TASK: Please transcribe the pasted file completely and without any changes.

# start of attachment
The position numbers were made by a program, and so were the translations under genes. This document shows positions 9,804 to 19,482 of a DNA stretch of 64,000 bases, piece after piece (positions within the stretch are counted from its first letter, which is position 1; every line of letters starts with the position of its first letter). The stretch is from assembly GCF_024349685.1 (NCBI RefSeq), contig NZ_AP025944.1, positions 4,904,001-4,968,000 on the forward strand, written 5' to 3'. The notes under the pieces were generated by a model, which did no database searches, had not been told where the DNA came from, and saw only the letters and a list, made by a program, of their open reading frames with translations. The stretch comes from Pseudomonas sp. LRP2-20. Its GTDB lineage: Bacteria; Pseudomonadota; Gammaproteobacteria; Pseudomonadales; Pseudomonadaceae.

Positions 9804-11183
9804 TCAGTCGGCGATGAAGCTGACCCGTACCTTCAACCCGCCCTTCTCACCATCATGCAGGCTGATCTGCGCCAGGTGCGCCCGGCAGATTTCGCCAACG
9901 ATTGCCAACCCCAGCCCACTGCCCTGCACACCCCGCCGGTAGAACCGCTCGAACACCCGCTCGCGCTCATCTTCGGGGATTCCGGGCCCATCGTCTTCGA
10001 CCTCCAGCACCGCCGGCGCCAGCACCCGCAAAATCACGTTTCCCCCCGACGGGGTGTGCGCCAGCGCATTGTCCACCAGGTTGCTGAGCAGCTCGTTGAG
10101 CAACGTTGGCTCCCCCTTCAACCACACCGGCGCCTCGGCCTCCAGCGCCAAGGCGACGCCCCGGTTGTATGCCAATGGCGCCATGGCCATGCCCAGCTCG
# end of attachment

The position numbers were made by a program, and so were the translations under genes. This document shows positions 9,804 to 19,482 of a DNA stretch of 64,000 bases, piece after piece (positions within the stretch are counted from its first letter, which is position 1; every line of letters starts with the position of its first letter). The stretch is from assembly GCF_024349685.1 (NCBI RefSeq), contig NZ_AP025944.1, positions 4,904,001-4,968,000 on the forward strand, written 5' to 3'. The notes under the pieces were generated by a model, which did no database searches, had not been told where the DNA came from, and saw only the letters and a list, made by a program, of their open reading frames with translations. The stretch comes from Pseudomonas sp. LRP2-20. Its GTDB lineage: Bacteria; Pseudomonadota; Gammaproteobacteria; Pseudomonadales; Pseudomonadaceae.

Positions 9804-11183
9804 TCAGTCGGCGATGAAGCTGACCCGTACCTTCAACCCGCCCTTCTCACCATCATGCAGGCTGATCTGCGCCAGGTGCGCCCGGCAGATTTCGCCAACG
9901 ATTGCCAACCCCAGCCCACTGCCCTGCACACCCCGCCGGTAGAACCGCTCGAACACCCGCTCGCGCTCATCTTCGGGGATTCCGGGCCCATCGTCTTCGA
10001 CCTCCAGCACCGCCGGCGCCAGCACCCGCAAAATCACGTTTCCCCCCGACGGGGTGTGCGCCAGCGCATTGTCCACCAGGTTGCTGAGCAGCTCGTTGAG
10101 CAACGTTGGCTCCCCCTTCAACCACACCGGCGCCTCGGCCTCCAGCGCCAAGGCGACGCCCCGGTTGTATGCCAATGGCGCCATGGCCATGCCCAGCTCG